Legal Library

Realtor® Legal Tip – Who’s knows the answer to this legal mess?

October 24, 2017

Author: Curtis Bullock

Hypothetical – Suppose Joan is an agent with ABC Realty. She has a property listed at $300,000. Jim at XYZ Realty brings in an offer for his buyers (Buyer #1) at $285,000. The Seller instructs Joan to prepare a counter offer at $295,000. Joan prepares the counter offer and presents it to Jim at 7:00 pm. At 7:30 pm, another agent with LMN Realty presents Joan a new offer on the property (Buyer #2). The offer is for $305,000. The Seller wants to accept Buyer #2’s offer so she signs and communicates the acceptance at 8:00 pm. At 8:15 pm, Jim at XYZ Realty calls Joan and tells her that his buyer, Buyer #1, accepted the Seller’s counter offer at 7:45 pm. Joan informs Jim that the Seller accepted another offer from Buyer #2 at 8:00 pm and that the Seller is withdrawing the earlier counter offer.

Who wins – Buyer #1 or Buyer #2? How could Joan have avoided this situation?

A: My thought is that the seller is now contractually obligated to both Buyer #1 and Buyer #2. Since the Seller can only sell the one property, the buyer that doesn’t get it could argue the seller is in breach of contract (triggering section 16.2 of the REPC). This is not a good thing for Joan to now have to explain to her Seller. It’s clear that Buyer #2’s offer was accepted by the Seller. It is also clear that Joan did not withdraw the counter to Buyer #1. When Jim called Joan at 8:15pm he was legally incorrect in saying his Buyer #1 “accepted” the offer at 7:45pm. His buyer may have signed the counter offer at 7:45pm, but that alone is not an acceptance as many of you mentioned. However, as soon as he said his buyer accepted, Buyer #1 was under contract in that moment at 8:15pm when Jim made the call. Just because the Seller accepted Buyer #2’s offer does not automatically cancel the counter offer to Buyer #1. In order to have a valid Acceptance, Section 23 of the REPC requires the offer or counter offer be signed, and that it be communicated that is has been signed as accepted (*note – there is not a requirement that it be physically delivered, but it’s always a good idea to get the signed offer or counter offer to the other party promptly). To avoid this situation, Joan should have used the Seller Notice of Withdrawal of Counteroffer form to withdraw the counter that went to Buyer #1. At that point, the Seller could have accepted Buyer #2’s offer, or alternatively, could have dealt with the situation as a multiple offer scenario. Joan/Seller could have then solicited the highest and best offer between the two, or countered each one simultaneously using the Multiple Offer Addendum.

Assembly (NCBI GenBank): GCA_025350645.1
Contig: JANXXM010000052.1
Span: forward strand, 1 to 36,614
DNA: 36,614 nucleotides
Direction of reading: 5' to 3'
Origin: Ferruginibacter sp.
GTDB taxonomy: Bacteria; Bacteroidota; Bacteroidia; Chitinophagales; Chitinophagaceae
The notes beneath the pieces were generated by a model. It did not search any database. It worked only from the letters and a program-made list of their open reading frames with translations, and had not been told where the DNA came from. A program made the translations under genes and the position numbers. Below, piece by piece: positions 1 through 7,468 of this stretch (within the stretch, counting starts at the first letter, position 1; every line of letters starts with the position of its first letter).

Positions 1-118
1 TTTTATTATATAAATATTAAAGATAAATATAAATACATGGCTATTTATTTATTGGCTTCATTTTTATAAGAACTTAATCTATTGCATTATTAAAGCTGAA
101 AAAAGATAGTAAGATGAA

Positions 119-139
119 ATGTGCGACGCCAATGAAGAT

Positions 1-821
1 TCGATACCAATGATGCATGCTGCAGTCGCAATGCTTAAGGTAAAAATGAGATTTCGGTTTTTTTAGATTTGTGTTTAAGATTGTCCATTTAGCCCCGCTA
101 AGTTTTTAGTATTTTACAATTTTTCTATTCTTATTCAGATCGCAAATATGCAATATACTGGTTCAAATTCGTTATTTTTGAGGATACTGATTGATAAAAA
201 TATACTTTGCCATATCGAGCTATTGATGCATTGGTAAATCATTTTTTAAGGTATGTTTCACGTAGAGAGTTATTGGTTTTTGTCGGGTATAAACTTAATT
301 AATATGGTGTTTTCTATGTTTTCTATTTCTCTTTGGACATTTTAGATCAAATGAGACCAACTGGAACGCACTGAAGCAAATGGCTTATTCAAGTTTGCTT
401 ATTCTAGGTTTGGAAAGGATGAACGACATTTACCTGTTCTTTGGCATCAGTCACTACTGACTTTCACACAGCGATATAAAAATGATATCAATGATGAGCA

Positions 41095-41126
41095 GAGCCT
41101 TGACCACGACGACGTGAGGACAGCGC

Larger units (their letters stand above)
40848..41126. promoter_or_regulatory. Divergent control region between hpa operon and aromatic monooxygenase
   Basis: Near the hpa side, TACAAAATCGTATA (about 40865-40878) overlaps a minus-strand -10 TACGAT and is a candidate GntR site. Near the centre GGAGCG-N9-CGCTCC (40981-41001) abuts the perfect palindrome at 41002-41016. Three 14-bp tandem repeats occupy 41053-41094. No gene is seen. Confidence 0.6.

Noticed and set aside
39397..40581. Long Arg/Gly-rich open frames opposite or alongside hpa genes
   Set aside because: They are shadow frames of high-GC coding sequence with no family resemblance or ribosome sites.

Relevant Topics

Multiple Offers